Bird the micro-mobility firm has reported stated in a regulatory filing that the company may have to discontinue or scale back some or all its operations to seek protection from bankruptcy or reduce costs, just after a few hours when the firm stated it had overstated its revenue due to unpaid customer rides.
The company closed its Q3 with $38.5 million in free cash flow. It added that it won’t be able to fulfill its obligations in 2023 without additional monetary assistance. It blamed factors like the current volatility in the market, which can affect its equity and debt financing, adding that these factors are beyond its control.
Since the company went public in 2021, through a special purpose acquisition merger, it has been struggling, and has laid off around 23 percent of its workforce and dismantled its retail business as well.
It has also received a warning from the NYSE for trading too low and exited from Sweden, Norway, Germany, and some markets in the USA. Additionally, Travis VanderZanden, the President and CEO of Bird has also resigned, and those positions have been filled by Shane Torchiana.
Apart from Bird, other SPACs like Arrival and Canoo have also expressed concerns that they may lack the required funds to launch their EVs into the market. Arrival has also been warned by the Nasdaq that it may be delisted.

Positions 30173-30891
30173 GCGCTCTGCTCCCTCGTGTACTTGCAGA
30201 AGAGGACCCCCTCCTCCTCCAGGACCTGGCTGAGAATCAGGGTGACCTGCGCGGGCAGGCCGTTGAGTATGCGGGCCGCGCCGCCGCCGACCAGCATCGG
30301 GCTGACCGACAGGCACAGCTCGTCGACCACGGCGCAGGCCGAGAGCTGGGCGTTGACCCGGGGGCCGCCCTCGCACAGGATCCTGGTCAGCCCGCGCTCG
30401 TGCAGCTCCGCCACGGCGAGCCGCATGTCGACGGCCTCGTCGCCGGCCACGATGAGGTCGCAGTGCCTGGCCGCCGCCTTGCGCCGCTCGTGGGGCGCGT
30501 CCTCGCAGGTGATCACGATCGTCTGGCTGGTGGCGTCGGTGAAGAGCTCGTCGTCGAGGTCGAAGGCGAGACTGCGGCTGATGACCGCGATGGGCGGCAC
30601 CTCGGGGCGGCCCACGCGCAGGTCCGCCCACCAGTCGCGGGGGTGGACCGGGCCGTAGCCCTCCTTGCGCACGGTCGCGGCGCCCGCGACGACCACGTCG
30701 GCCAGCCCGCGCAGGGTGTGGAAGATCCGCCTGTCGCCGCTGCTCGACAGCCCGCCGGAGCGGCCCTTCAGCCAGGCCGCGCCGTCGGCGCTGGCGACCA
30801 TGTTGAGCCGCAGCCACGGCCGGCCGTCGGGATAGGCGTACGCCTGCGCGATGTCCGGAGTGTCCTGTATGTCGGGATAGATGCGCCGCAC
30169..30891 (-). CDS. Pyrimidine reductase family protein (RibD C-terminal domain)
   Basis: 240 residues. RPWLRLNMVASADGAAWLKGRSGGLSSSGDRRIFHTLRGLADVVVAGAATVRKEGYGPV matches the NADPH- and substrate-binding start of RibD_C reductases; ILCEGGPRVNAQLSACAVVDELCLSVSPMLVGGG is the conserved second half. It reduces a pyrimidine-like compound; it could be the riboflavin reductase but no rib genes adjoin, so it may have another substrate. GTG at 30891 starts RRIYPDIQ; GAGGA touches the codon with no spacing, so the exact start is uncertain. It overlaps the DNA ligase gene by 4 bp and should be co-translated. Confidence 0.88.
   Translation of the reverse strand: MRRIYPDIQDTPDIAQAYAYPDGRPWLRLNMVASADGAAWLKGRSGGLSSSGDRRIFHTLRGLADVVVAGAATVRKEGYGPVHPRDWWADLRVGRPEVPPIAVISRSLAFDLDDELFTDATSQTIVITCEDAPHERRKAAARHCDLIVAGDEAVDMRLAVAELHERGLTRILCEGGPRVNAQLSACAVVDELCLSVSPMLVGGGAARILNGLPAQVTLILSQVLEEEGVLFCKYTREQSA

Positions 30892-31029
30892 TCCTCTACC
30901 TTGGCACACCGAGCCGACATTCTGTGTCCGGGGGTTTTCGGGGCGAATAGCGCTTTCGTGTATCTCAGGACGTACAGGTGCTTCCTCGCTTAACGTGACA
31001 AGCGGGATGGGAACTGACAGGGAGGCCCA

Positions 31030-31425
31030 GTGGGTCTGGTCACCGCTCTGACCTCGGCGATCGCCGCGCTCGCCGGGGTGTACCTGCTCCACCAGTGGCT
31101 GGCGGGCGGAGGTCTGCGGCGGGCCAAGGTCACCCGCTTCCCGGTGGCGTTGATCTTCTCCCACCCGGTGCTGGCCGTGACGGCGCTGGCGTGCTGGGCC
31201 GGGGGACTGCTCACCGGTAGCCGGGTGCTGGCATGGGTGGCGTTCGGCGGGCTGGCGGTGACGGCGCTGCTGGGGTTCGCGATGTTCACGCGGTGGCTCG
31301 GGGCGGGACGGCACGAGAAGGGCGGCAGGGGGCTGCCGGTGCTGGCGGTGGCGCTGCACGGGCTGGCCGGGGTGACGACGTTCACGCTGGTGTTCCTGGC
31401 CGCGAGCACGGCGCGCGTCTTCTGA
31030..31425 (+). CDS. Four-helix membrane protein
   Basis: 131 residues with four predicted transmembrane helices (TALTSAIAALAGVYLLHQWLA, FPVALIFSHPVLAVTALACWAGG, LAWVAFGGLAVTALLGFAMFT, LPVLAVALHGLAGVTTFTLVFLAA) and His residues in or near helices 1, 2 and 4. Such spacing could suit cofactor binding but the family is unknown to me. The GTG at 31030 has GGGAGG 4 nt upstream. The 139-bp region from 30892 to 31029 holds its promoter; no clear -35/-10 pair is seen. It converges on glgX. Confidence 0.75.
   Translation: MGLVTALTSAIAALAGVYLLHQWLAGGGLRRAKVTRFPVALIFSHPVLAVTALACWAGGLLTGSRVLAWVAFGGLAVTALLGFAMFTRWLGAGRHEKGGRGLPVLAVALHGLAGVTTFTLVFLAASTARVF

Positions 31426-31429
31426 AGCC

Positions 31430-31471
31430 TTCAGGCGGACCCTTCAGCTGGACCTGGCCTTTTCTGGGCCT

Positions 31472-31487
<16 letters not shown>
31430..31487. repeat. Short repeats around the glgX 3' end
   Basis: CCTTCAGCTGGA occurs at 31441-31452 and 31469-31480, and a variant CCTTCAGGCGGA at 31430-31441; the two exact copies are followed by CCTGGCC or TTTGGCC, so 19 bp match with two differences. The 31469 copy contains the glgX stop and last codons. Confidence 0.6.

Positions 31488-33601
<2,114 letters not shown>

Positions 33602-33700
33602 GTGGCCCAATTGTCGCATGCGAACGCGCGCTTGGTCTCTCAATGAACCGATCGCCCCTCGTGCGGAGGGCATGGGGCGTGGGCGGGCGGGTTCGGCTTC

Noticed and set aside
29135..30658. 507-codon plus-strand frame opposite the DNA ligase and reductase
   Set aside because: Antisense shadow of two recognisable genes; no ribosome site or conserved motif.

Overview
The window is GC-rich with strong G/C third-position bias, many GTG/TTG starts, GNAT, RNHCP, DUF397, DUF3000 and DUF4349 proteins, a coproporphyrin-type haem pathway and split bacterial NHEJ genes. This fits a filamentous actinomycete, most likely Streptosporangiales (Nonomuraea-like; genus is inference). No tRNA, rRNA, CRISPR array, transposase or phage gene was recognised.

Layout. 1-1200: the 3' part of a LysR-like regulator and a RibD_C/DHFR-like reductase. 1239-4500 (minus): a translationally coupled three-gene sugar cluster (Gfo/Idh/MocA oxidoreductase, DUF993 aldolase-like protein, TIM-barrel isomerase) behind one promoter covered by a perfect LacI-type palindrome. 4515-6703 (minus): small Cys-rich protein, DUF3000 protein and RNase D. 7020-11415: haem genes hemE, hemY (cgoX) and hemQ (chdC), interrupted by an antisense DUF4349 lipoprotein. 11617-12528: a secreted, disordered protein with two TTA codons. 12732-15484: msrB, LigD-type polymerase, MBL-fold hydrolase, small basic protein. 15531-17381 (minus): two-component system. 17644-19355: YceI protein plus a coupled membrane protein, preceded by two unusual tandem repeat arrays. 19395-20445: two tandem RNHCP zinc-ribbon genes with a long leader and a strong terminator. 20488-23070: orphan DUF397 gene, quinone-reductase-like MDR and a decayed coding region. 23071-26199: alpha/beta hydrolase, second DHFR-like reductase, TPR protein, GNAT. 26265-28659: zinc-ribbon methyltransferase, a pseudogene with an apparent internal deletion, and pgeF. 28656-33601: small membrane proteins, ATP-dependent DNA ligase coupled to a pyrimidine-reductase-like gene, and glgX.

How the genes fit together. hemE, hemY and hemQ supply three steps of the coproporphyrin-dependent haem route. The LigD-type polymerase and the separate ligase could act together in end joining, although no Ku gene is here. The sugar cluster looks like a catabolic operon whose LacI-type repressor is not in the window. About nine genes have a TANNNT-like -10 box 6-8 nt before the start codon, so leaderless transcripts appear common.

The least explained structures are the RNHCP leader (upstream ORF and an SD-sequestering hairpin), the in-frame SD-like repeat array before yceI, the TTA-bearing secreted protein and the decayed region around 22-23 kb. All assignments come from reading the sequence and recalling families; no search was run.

In the Q3, Bird stated that its revenue increased by 19% to $72.9 million, compared to $61.1 million in the Q3 of 2021. Shortly after, it stated that it has overstated its revenues and that its financial statements for the last two years are non-reliable.
Bird is currently analyzing its pre-loaded wallet balances which may not be redeemed in the upcoming time. According to the CFO of Bird, Ben Lu, this process should be completed by the last quarter of 2022, but Lu did not reveal how the company is planning to make up for the overstated profits from the past, or if the company would issue new guidance for the year.
Source Credit: https://techcrunch.com/2022/11/14/bird-may-not-have-enough-funds-to-continue-shared-micromobility-business/